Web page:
May 29, 2018 | By Alexander Hitch, Rob Paral

Workforce Development and Immigrants: The View from Detroit

The immigration debate at the federal level ignores how vital immigrants are to the future economic growth of the Midwest. The Chicago Council’s recent report, “Ready to Work: Understanding Immigrant Skills to Build a Competitive Labor Force,” demonstrates that immigrants represent one in six workers nationwide, and that any workforce development strategy must take into account the unique characteristics and contributions of the foreign-born. And while immigrants have both high rates of workforce participation and are more likely to be in their prime working years, their skills often do not match those required for their positions, squandering talent and limiting opportunity.

The Chicago Council recently convened representatives of private industry, immigrant advocacy, workforce development, and local government in Detroit to examine the landscape and challenges of integrating immigrants into Southeast Michigan’s workforce. Several key themes emerged from the discussions:

  1. There is a need for high-skilled workers in areas such as engineering, computer science, and healthcare to ensure Southeast Michigan’s future prosperity. For a city that declared bankruptcy in 2013, Detroit must attract talent—native-born and foreign-born alike—and harness the skills of its current immigrant population to become a global leader in target industries.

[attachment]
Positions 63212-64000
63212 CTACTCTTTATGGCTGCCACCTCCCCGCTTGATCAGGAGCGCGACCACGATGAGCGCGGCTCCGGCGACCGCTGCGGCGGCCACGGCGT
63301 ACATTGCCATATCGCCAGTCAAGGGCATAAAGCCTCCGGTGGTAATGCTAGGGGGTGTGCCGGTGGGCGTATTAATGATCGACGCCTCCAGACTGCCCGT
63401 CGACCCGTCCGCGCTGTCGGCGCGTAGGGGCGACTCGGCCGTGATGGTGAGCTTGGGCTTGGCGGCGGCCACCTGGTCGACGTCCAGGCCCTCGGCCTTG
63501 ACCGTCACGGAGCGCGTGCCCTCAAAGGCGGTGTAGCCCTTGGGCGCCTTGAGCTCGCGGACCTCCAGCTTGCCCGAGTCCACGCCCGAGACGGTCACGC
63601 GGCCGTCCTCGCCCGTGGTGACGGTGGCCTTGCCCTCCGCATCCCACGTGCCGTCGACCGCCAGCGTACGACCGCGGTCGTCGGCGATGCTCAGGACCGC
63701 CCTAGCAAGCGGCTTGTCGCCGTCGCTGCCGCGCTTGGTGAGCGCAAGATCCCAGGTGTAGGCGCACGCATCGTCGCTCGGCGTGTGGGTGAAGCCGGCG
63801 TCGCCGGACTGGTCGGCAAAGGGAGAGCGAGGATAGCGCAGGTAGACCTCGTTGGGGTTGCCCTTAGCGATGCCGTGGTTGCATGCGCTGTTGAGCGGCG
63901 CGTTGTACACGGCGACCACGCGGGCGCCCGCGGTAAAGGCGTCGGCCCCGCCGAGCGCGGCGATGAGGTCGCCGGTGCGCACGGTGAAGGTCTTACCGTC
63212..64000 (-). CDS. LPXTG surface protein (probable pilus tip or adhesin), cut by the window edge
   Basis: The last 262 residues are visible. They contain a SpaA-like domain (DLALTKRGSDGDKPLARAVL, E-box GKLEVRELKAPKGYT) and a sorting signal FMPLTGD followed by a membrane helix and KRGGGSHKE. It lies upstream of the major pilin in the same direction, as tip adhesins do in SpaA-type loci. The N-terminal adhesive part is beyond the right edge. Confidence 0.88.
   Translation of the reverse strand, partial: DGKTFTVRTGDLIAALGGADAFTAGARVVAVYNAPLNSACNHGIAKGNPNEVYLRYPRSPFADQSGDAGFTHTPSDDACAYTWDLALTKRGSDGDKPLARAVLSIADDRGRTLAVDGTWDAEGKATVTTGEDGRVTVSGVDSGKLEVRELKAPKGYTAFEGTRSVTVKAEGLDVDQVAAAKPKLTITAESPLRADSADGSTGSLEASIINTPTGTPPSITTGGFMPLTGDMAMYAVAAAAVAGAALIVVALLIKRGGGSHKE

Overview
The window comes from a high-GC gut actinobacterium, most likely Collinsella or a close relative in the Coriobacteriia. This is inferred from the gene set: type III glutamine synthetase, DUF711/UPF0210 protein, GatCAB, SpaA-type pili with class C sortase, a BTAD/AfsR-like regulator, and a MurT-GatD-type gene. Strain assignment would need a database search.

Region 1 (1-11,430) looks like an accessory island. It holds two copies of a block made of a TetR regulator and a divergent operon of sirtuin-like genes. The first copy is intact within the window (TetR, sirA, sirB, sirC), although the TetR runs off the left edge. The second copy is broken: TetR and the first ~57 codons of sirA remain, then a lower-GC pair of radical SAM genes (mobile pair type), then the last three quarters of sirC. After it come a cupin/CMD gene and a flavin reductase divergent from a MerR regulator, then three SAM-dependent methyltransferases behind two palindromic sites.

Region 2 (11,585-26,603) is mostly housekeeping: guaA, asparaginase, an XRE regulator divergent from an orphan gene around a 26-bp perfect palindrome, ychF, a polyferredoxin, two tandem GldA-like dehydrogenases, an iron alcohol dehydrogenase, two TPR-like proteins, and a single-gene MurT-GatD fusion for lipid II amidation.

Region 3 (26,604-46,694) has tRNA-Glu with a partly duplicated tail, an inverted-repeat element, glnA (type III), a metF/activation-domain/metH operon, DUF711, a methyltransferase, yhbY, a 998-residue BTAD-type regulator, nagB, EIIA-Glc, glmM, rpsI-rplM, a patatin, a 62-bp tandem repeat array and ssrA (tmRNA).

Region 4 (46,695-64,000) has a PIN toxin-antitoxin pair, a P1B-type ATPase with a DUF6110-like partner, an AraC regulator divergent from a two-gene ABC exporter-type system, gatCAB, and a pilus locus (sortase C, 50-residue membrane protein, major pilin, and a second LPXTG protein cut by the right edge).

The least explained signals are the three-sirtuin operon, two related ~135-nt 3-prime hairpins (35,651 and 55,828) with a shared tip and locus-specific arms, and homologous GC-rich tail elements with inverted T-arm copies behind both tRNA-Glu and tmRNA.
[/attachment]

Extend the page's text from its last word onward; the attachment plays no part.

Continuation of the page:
2. Detroit’s business community feels hamstrung by the limitations and uncertainty of federal immigration policy, making it difficult to attract foreign-born workers and plan for the long-term. Detroit must assess its labor needs and talent supply at a more granular level to accurately inform federal immigration policy.
  3. Southeast Michigan is home to a vibrant immigrant population and has launched numerous initiatives to advance immigrants in the workforce. Yet immigrants and employers both need more support in understanding the resources and programs available to accelerate desired outcomes.

Southeast Michigan Needs High-Skilled Immigrants